I thought I might sketch lots in 2024. I hoped I would.
It’s 10th January today and my little sketchbook is filling up nicely.
First I painted my husband Marcel. That wasn’t the plan: I had the idea to use a few colours from the latest range by Roman Szmal to see how they’d perform, but Marcel sketch-bombed my composition when he needed to do some work on his laptop. Far from being annoyed, I was delighted, as I love sketching people, especially my nearest and dearest. I wanted to try using just a few colours. You can see how I got on, in stages, over on my YouTube channel, where I am quite active these days. My husband, alas, was disappointed with the rendition I made of him, but that’s the way it goes with sketching – sometimes I get it right, sometimes I don’t.
The important thing is that the very reduced palette was wonderful. All it contained was the Quinacridone Warm Scarlet, Natural Umber Reddish, Velvet Black and Azo Yellow, Benzimidazole Brown and Graphite. Some are semi-transparent, some are semi-opaque, one is opaque. Exciting! In fact, I liked the colours so much that I decided to send a pan of Velvet Black to my higher-tier members (the Deluxe tier) in the mail, old-school, just like when we used to get cool stuff with our monthly comic. Off to the postbox I went today, with a big sack of gift-containing envelopes, like a cross between Bob Ross and Santa Claus. Less paunchy than the latter, I hope, although I’m still avoiding the post-Christmas scales. The only thing that makes me a little anxious is that the €2.20 stamp that covers passage from Ireland to anywhere in the world is only good for envelopes with a thickness of up to 5mm, and my full pans of paint are 10mm thick. How filled with sorrow I shall be if the paints are sent back, or – worse – sit in a sorting office forever, weeping silent, velvety-black tears till the end of time.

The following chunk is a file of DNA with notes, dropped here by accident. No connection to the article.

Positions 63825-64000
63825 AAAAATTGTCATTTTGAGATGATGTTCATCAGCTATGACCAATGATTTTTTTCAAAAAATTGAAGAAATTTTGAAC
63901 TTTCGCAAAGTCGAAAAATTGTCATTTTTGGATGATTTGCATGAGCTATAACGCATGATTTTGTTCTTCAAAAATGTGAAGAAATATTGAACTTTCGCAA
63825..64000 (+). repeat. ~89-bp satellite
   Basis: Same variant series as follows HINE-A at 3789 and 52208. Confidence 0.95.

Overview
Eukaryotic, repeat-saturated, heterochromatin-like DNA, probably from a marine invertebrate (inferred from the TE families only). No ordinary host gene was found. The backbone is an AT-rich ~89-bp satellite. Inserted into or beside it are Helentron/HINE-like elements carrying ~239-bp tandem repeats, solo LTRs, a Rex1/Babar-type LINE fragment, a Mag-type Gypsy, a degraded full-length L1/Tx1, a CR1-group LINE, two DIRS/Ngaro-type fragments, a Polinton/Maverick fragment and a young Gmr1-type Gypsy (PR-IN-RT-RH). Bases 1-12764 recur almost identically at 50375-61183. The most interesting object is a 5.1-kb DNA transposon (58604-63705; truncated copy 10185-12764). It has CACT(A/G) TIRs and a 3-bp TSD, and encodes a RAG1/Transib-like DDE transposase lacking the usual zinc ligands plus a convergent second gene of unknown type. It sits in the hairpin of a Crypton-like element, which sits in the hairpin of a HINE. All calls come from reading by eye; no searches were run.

Some of you may have seen my YouTube video about using a fude pen. It’s got “Part One” written in the title somewhere. “Part Two” has yet to be made. As I sketched the scene you see below, I was thinking I could draw the canvas on the wall of my dining room, and make it into a Part Two of a guide on using a fude pen. The image is a canvas I had made of a photo I took of the ACTUAL mosaic from Pompei itself, hanging on a wall in the Museum of Naples. Seeing that mosaic in the flesh was the high point of 2023 for me. I have loved that mosaic ever since I first laid eyes on it, aged about ten, in the Childcraft children’s encyclopedia. It’s hard to imagine the joy I felt as a 55-year-old when I saw it for real: I had a feeling we all knew as children, but rarely experience as adults. We’re too old, too world-weary, we’ve been too many times around the block. So, to be engulfed in this feeling of magic was a rare treat. The canvas I’d had made didn’t come out as I’d hoped – the colours are a little under-saturated – but I have tried again with a different company who’ve done a good job for me before, and I am hopeful. It arrives tomorrow.
A few days after I made the sketch of my dining room, I was in Galway City picking up a painting for a client. I had nothing pressing for the afternoon, so I indulged myself with a trip to McCambridge’s café to do another reduced-palette sketch. I had it all planned in my mind. Unfortunately, I messed up and took the wrong palette out with me, so i just stuck to the regular colours I had with me. It’s not my best-ever sketch, but I had a super time. Tranquil. Zen. Calm.